4 In a report to General Lee, dictated at Fort Fisher January 18th, 1865, and in another inclosing the first one) dated Fort Columbus, New York Harbor, February 19th, 1865, General Whiting blames General Bragg for the loss of Fort Fisher, and asks that the latter's conduct be investigated. He says: “I went into the fort with the conviction that it was to be sacrificed, for the last I heard General Bragg say, was to point out a line to fall back on if Fort Fisher fell.” General Bragg was “charged with the command and defense of Wilmington,” by the Secretary of War, on January 13th; and General Whiting concludes with a feeling reference to the fact that he was not allowed to conduct the defense of “a harbor on which I had expended for two years all the labor and skill I had.”--editors.

5 The original, in Whiting's handwriting, is in possession of Dr. Geo. L. Porter, Bridgeport, Conn.--W. L.

6 Secretary Welles, in his report of the Navy Department, December 4th, 1865, says: “Fourteen hundred sailors and marines were landed and participated in the direct assault” ; but Admiral Porter in his report, dated off Fort Fisher, January 17th, 1865, says: “I detailed 1600 sailors and 400 marines to accompany the troops in the assault — the sailors to board the sea-face, while the troops assaulted the land side.”--editors.

7 I was told, several years after the war, by a United States marine named Clark, that I was distinctly seen and recognized by a comrade and himself who had feigned death in front of the north-east salient, and that his comrade rose from his place of concealment to shoot me, but before he could fire was shot in the head by a soldier in the fort. I never thought of danger from that direction.--W. L.

8 General Whiting died a prisoner at Fort Columbus, New York Harbor, March 10th, 1865.

9 In Vol. X., p. 346, of the “Southern historical Society papers” may be found a letter from General Braxton Bragg to his brother, dated Wilmington, five days after the fall of Fort Fisher (first published in 1881); also an article by Colonel Lamb, controverting most of General Bragg's statements. General Bragg says (more emphatically but substantially as in his official report):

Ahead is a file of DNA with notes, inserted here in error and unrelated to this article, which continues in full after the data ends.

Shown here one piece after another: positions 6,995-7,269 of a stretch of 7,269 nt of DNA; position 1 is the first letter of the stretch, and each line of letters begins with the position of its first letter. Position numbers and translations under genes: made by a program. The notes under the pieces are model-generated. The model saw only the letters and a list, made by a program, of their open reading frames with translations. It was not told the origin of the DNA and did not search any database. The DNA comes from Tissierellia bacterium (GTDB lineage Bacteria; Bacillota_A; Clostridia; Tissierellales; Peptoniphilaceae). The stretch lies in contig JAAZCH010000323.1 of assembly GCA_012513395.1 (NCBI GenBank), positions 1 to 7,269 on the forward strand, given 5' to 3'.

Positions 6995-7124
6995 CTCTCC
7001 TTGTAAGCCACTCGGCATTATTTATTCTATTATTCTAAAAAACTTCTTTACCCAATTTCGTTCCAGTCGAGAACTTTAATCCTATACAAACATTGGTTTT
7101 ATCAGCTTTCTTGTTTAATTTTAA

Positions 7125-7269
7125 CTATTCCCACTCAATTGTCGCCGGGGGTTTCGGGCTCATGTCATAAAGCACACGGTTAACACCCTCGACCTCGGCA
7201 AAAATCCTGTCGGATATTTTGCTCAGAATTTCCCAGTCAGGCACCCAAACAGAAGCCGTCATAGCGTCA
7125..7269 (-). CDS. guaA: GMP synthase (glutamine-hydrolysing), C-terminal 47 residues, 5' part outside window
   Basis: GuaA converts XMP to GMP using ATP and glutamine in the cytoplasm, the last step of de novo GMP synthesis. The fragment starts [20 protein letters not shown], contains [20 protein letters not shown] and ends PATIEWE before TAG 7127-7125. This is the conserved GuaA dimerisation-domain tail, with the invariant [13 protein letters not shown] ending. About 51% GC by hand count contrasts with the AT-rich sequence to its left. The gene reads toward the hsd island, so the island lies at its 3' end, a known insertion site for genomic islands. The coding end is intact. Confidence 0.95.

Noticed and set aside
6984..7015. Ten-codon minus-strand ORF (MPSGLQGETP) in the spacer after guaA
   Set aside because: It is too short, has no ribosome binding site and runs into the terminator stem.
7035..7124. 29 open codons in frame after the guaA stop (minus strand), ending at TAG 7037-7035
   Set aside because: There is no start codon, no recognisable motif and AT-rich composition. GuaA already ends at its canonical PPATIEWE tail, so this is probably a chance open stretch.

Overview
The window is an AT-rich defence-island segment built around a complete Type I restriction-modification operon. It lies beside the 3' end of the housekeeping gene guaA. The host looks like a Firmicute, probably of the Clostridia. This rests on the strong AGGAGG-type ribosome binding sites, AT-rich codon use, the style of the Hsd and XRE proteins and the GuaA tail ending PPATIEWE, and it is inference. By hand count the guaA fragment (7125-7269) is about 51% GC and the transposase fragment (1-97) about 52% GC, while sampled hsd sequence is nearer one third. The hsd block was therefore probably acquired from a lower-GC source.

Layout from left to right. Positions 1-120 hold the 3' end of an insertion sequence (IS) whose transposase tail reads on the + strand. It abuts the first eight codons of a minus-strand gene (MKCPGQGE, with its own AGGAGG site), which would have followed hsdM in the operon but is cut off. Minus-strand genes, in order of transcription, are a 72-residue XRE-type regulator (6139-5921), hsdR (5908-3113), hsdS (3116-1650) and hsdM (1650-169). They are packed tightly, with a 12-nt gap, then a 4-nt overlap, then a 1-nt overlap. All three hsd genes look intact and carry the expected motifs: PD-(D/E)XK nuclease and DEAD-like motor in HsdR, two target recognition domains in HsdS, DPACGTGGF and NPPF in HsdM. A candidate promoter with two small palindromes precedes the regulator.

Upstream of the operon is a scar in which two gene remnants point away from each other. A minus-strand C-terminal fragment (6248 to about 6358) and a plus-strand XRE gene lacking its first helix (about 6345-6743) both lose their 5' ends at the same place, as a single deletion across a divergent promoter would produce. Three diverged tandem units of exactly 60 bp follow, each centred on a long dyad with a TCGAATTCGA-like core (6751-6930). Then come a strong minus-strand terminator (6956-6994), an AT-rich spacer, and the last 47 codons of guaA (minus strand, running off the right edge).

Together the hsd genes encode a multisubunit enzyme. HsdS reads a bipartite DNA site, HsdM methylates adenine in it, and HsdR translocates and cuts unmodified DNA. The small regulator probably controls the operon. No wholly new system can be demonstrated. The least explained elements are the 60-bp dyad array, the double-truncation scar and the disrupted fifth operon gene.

Two hours before hearing of the certain fall of the fort, I felt as confident as ever man did of successfully defending it. . . . No human power could have prevented the enemy from landing, covered as he was by a fleet of ships carrying 600 heavy guns. Anywhere beyond the range of our heavy guns on the fort our land force could not approach him. Once landed, our only chance was to keep him, if possible, from the fort. With less than half his numbers, had we extended far enough toward the fort to prevent his movement that way he could have crossed the narrow peninsula north of us and cut us off entirely, when the fort and all must have gone.

General Bragg, after explaining that his cavalry pickets failed to report the movement by night of Terry's force to its intrenched position near Fort Fisher, says:

“I put the command in motion, and ordered the enemy dislodged if it was at all practicable. General Hoke and his brigadiers made a close reconnoissance and expressed to me the opinion that their troops were unequal to the task. I moved forward with them, and made a close examination, confirmed their opinion, and after a conference decided not to attack. An attack and failure would have insured the fall of the fort, and would also have opened the whole State. We coull not have succeeded without defeating double our numbers behind intrenchments, while at the same time exposed to a raking fire from their fleet. [See p. 642.] . . . Believing myself that Grant's army could not storm and carry the fort if it was defended, I felt perfect confidence that the enemy had assumed a most precarious position, from which he would escape with great difficulty. I accordingly ordered Hoke to intrench immediately in his front, and push his lines close on him so as to keep him engaged and closely observed. . . . Had the cavalry done its duty and promptly reported the enemy's movements, I do not think the result would have been different. Such was the configuration of the country and the obstacles, that he would have accomplished his object with the force he had. Our only safe reliance was in his repulse, we being the weak and assailed party. . . . The defense of the fort ought to have been successful against this attack, but it had to fall eventually. The expedition brought against it was able to reduce it in spite of all I could do. . . .” editors.